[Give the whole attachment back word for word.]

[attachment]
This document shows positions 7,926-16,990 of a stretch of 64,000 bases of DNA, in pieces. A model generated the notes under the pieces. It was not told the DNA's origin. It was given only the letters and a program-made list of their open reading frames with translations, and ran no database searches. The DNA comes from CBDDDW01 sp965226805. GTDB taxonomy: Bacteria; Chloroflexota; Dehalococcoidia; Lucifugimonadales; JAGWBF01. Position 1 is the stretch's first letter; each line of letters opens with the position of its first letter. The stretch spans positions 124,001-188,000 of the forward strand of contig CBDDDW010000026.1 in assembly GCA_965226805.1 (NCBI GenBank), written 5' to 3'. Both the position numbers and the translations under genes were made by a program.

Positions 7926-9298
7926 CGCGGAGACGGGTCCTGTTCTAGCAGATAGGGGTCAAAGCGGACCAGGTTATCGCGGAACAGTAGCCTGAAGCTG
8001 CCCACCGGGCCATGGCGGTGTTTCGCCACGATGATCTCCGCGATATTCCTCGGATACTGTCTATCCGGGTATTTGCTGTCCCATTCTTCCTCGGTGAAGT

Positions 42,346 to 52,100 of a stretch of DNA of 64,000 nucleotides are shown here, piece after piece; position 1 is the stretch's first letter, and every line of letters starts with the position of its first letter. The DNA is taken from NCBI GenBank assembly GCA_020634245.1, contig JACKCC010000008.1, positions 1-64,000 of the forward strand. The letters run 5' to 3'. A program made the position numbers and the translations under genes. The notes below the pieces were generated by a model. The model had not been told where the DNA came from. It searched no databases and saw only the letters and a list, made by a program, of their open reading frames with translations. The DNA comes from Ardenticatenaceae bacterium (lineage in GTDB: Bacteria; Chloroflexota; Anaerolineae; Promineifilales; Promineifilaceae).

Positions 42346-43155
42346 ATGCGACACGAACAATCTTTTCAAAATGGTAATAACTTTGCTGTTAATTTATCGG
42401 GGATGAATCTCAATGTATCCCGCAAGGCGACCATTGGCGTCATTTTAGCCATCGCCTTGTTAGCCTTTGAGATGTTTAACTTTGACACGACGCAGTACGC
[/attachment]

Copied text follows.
This document shows positions 7,926-16,990 of a stretch of 64,000 bases of DNA, in pieces. A model generated the notes under the pieces. It was not told the DNA's origin. It was given only the letters and a program-made list of their open reading frames with translations, and ran no database searches. The DNA comes from CBDDDW01 sp965226805. GTDB taxonomy: Bacteria; Chloroflexota; Dehalococcoidia; Lucifugimonadales; JAGWBF01. Position 1 is the stretch's first letter; each line of letters opens with the position of its first letter. The stretch spans positions 124,001-188,000 of the forward strand of contig CBDDDW010000026.1 in assembly GCA_965226805.1 (NCBI GenBank), written 5' to 3'. Both the position numbers and the translations under genes were made by a program.

Positions 7926-9298
7926 CGCGGAGACGGGTCCTGTTCTAGCAGATAGGGGTCAAAGCGGACCAGGTTATCGCGGAACAGTAGCCTGAAGCTG
8001 CCCACCGGGCCATGGCGGTGTTTCGCCACGATGATCTCCGCGATATTCCTCGGATACTGTCTATCCGGGTATTTGCTGTCCCATTCTTCCTCGGTGAAGT

Positions 42,346 to 52,100 of a stretch of DNA of 64,000 nucleotides are shown here, piece after piece; position 1 is the stretch's first letter, and every line of letters starts with the position of its first letter. The DNA is taken from NCBI GenBank assembly GCA_020634245.1, contig JACKCC010000008.1, positions 1-64,000 of the forward strand. The letters run 5' to 3'. A program made the position numbers and the translations under genes. The notes below the pieces were generated by a model. The model had not been told where the DNA came from. It searched no databases and saw only the letters and a list, made by a program, of their open reading frames with translations. The DNA comes from Ardenticatenaceae bacterium (lineage in GTDB: Bacteria; Chloroflexota; Anaerolineae; Promineifilales; Promineifilaceae).

Positions 42346-43155
42346 ATGCGACACGAACAATCTTTTCAAAATGGTAATAACTTTGCTGTTAATTTATCGG
42401 GGATGAATCTCAATGTATCCCGCAAGGCGACCATTGGCGTCATTTTAGCCATCGCCTTGTTAGCCTTTGAGATGTTTAACTTTGACACGACGCAGTACGC